Ian Tomlinson is a clinician scientist and cancer geneticist. His work is based on the discovery and analysis of cancer-causing genes, especially inherited genetic variants that predispose to cancer. Using these findings, his research extends to the identification of disease mechanisms in model systems, and to cancer evolution.
Highlights of Ian’s work include the discovery of multiple Mendelian colorectal and kidney cancer predisposition genes. This has led to the identification and characterisation of diverse mechanisms of tumorigenesis, such as activation of mTOR signalling and failure of DNA polymerase proofreading. He has also led consortia that have identified many polymorphisms that influence the risk of colorectal, endometrial and oesophageal cancers. Again, this has identified important mechanisms of tumour predisposition, most strikingly the pervasive influence of variation in bone morphogenetic protein signalling on colorectal cancer risk.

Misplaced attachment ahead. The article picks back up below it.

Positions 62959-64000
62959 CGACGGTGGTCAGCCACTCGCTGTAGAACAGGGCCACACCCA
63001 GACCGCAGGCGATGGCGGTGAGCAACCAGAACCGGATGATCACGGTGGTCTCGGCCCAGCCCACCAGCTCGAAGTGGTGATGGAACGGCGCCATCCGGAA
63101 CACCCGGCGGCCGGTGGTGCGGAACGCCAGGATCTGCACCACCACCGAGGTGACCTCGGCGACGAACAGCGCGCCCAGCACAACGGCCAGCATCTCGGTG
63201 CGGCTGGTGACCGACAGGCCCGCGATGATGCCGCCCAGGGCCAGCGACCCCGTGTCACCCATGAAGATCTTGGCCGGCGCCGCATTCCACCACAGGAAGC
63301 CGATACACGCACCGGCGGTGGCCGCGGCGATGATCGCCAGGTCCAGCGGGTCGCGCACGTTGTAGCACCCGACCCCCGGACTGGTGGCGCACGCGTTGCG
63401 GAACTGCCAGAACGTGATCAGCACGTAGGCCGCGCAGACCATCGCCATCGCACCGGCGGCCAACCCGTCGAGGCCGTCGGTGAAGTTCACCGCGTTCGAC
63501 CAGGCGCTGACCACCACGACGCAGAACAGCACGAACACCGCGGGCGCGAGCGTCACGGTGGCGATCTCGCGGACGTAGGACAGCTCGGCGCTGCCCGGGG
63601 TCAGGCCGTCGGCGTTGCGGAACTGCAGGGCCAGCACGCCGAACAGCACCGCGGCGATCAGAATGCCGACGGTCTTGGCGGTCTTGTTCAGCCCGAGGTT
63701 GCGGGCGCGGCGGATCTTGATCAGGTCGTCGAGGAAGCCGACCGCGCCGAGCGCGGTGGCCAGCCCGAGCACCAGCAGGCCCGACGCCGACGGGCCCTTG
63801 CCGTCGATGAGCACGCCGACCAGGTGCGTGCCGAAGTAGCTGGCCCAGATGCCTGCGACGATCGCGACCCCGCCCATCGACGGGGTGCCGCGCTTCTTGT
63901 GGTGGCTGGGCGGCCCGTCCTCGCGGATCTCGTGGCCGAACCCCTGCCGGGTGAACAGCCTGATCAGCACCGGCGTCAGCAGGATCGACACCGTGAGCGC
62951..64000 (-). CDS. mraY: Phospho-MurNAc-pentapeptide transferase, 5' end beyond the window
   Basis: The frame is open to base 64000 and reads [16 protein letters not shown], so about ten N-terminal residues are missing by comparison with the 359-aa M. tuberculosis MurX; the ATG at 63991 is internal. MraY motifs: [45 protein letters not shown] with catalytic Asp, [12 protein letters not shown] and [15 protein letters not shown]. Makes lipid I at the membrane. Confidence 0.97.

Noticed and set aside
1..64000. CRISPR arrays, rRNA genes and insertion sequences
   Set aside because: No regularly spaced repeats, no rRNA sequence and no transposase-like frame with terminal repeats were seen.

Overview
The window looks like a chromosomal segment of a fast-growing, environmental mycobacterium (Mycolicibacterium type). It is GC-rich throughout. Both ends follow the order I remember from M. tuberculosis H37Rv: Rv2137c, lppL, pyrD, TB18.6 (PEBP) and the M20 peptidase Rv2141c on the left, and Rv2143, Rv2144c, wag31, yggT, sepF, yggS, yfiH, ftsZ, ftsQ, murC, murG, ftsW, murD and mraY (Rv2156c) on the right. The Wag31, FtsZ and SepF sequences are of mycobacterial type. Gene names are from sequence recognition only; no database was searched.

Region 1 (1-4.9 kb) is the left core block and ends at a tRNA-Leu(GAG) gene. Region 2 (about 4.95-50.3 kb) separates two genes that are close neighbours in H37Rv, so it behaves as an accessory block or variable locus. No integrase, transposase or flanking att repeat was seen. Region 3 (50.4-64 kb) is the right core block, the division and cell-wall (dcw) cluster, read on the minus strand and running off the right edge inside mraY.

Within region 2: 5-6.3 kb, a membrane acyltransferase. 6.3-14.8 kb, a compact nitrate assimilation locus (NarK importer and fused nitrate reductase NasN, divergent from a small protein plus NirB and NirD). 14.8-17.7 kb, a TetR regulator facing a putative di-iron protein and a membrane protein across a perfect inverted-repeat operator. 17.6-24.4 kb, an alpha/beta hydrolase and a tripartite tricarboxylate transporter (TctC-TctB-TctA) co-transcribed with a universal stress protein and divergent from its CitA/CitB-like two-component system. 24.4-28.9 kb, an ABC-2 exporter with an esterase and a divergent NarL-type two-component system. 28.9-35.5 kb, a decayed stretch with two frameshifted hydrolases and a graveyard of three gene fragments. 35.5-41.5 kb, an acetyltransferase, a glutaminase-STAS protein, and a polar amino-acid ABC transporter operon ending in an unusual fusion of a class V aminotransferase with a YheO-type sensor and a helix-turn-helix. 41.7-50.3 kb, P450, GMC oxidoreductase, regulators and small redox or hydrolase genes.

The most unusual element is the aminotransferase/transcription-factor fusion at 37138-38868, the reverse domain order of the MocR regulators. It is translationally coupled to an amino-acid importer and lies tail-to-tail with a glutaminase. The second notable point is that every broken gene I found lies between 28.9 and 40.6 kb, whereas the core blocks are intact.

Ian’s work in cancer evolution includes both mathematical models and experimental analyses. He has focussed on the importance of selection in the Darwinian process of carcinogenesis, identifying several driver mutations under selective constraints. As a result, he has identified new models of cancer evolution, chief among them being the so-called ‘just right’ model, based on selection for an optimal, intermediate level of pathway activation in tumours.